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Hands of Stone (2016)

Boxing biography of Panama's legendary Roberto Duran, a four weight class champion, still hailed by many fight fans as perhaps the greatest lightweight champion in history.

Highlight of the film are partial recreations of Duran's first two fights with Sugar Ray Leonard. Unfortunately the film's pedestrian screenplay follows the tried and true tradition of formula boxing dramas of a poor kid who struggles to become a champion only to have a downward slide after his career reaches a peak, followed by a comeback. The film chooses to end with Duran's comeback fight following the second Leonard fight.

Neither Edgar Ramirez nor Usher Raymond particularly look like Duran or Leonard but Ramirez has some of the Panamanian's ferocious intensity and Raymond, on occasion, captures some of the cadences of Sugar Ray's speech pattern. I saw and was thrilled to both of their fights on closed circuit presentations when they occurred six months apart in 1980.

The film's screenplay says that Duran got into Leonard's head after crudely insulting his wife in public, thus causing Sugar Ray to abandon his usual dance and stick boxing style and go mano a mano with Duran in their first fight. I'm not certain if this is accurate history, but I hadn't heard it before. At the time of that fight I recall being baffled as to why Leonard chose to fight the contest on Duran's terms. It was still a great fight.

Robert De Niro appears as Ray Arcel, Duran's American fight trainer, who had problems of his own with the Mob in America. A story about Arcel might have been more interesting and emotionally involving than this one about the at times crude and largely unsympathetic Duran.

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2.5 out of 4

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Directv is giving HBO / Cinemax free for the Thanksgiving holiday / weekend. Thought I wait and post all at once.

"Green Lantern" (2011) seen it only once when it was released to TV shortly after.  HBO presented it in 2.35 widescreen - movie is fair, not worth recording though.

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5 hours ago, hamradio said:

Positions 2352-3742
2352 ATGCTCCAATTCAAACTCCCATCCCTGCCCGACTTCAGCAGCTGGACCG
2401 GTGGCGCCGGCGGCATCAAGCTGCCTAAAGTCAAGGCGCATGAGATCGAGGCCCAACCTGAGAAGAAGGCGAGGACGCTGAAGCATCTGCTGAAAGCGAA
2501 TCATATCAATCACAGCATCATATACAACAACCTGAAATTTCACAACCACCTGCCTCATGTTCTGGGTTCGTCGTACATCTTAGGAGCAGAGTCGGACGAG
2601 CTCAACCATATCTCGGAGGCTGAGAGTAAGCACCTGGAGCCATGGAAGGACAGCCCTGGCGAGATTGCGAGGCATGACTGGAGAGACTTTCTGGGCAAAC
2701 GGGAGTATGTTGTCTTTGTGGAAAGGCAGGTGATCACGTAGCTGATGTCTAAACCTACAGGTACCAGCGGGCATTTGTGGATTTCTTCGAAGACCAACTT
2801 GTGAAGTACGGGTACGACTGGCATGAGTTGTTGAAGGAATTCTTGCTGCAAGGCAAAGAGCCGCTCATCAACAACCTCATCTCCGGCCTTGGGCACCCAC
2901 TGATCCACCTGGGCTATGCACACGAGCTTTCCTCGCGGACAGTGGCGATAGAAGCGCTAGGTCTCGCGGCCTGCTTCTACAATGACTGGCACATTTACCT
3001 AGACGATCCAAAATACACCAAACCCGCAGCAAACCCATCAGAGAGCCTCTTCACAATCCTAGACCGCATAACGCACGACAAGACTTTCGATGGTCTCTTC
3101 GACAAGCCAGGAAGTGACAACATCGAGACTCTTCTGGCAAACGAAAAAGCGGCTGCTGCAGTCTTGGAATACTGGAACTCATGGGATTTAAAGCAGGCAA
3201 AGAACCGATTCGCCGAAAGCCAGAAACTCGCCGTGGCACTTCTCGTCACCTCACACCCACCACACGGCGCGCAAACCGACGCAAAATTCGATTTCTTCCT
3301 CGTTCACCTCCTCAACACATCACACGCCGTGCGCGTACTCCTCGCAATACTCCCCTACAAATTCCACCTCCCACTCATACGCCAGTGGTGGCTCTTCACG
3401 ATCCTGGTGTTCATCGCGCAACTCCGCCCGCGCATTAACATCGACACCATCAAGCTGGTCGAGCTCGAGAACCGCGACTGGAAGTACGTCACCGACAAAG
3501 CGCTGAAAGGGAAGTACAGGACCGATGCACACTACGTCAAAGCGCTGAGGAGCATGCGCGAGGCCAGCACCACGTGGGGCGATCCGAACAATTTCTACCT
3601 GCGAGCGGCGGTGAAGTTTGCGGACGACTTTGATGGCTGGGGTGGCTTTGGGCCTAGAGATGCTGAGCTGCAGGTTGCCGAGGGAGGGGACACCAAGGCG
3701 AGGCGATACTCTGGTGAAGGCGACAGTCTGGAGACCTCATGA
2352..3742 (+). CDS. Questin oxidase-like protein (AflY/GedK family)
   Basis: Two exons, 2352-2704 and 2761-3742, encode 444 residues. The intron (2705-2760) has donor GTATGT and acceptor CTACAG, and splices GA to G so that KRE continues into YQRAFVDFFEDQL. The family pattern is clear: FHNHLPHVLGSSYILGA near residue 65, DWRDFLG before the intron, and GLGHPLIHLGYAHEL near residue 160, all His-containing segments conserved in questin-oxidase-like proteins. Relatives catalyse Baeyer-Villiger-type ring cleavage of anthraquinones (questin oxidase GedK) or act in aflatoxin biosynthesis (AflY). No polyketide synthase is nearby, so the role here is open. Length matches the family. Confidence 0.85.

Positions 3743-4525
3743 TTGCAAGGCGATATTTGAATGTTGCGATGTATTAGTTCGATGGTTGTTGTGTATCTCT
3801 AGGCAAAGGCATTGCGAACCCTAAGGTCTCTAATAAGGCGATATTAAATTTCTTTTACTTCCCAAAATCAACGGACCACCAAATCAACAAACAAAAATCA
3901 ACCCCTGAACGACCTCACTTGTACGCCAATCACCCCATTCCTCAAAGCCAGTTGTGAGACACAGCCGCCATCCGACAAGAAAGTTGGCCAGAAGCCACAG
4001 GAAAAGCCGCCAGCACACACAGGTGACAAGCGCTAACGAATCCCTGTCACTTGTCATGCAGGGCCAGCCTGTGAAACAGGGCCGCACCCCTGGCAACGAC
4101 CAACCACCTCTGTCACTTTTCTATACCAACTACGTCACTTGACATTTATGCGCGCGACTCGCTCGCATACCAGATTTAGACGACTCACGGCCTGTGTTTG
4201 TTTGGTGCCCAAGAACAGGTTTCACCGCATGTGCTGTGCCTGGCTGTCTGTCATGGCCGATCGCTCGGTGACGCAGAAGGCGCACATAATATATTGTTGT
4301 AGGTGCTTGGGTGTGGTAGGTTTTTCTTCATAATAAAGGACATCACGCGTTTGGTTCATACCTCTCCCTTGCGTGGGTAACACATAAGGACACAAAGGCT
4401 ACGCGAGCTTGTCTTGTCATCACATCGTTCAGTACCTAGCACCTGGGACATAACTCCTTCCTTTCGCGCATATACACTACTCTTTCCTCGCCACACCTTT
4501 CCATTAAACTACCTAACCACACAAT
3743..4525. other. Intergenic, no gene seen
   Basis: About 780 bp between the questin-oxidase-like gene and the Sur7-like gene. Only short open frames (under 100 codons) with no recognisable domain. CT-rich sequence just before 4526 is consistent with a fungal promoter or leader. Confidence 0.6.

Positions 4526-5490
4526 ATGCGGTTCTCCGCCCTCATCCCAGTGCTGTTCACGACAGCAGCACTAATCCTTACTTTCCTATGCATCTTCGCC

"Skyscraper" (2019) now that was a great "Die Hard" type of action movie!

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The 'pearl" looks like a giant baseball. :lol:

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Such a tower may soon be reality.

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I saw this one just a few days ago and thought it was entertaining, as long as you forget logic and go with it. Dwayne "The Rock" Johnson is good at this kind of stuff. But at one point, he was about to attempt an incredible stunt and muttered "this is stupid" ... to which my wife replied "yes, it is."

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The Eddy Duchin Story (1956)

Show business biographies were quite the rage in '50s Hollywood and this slick presentation of the life of the popular pianist of the '30s and '40s with the golden smile was a surprise box office hit. The Oscar nominated Technicolor photography of Harry Stradling is striking, with New York City, both during the day and, especially, at night, never looking more romantic.

Tyrone Power (who knew the real Duchin, hiring him to perform at some of his home parties) plays the pianist, with Kim Novak as the beautiful high society woman who becomes his wife, Rex Thompson as his 12 year old son, James Whitmore as Duchin's friend/manager accompanying him on tours, and Australian actress Victoria Shaw as the son's governess. Shaw was an elegant beauty whose voice had a remarkable resemblance to that of Audrey Hepburn. Almost every time she spoke in this film I thought of the Academy Award winning actress.

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The film plays loose with the facts (according to Duchin's son, Peter, who complained about the film's screenplay), treating the story for largely soap opera effect. There's some corniness in the screenplay, too, such as Duchin's wife possessing an inexplicable fear of the wind, foretelling the viewer that something terrible is going to happen.

Those questionable moments, though, are supplemented by some effective big musical numbers set in beautifully photographed night clubs. Chopin's Nocturne in E Flat is effectively utilized throughout the film, but there are also lavish and most enjoyable presentations of such popular hits as "Brazil" and "(I'll Take) Manhattan."

Carmen Cavallaro, whose own musical stylings were influenced by Duchin, performs the piano recordings heard on the film's soundtrack but that takes nothing away from Power, who clearly studied the piano, and performs some extremely convincing fingerings on the keyboard (at least, to this non pianist viewer).

Power is also quite dramatically effective in this film, even if the screenplay requires a clearly middle aged actor to play a twenty something brimming with enthusiasm and energy in the film's early scenes. Power gives these early scenes a game try, though you're always aware of his real age. The actor fares better when allowed to play his own age in the film's second half, in particular some touching scenes in which Duchin awkwardly tries to connect with his young son who barely knows him. There's an old fashioned appeal to this kind of sentimental film biography.

The film's memorable final scene, beautifully directed by George Sidney, and sensitively performed by the cast, can only be described as classic tear jerker stuff. Columbia would follow up on this film's release with two soundtrack releases of the Cavallaro/Duchin musical selections heard in the film.

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2.5 out of 4

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Was visiting family this weekend. they have DEE'S KNEE PLUS, so I had a FASCINATING double feature of THE BLACK CAULDRON (1985)- which I had not seen in YEARS- and FROZEN (2014?), which I had heretofore managed to avoid.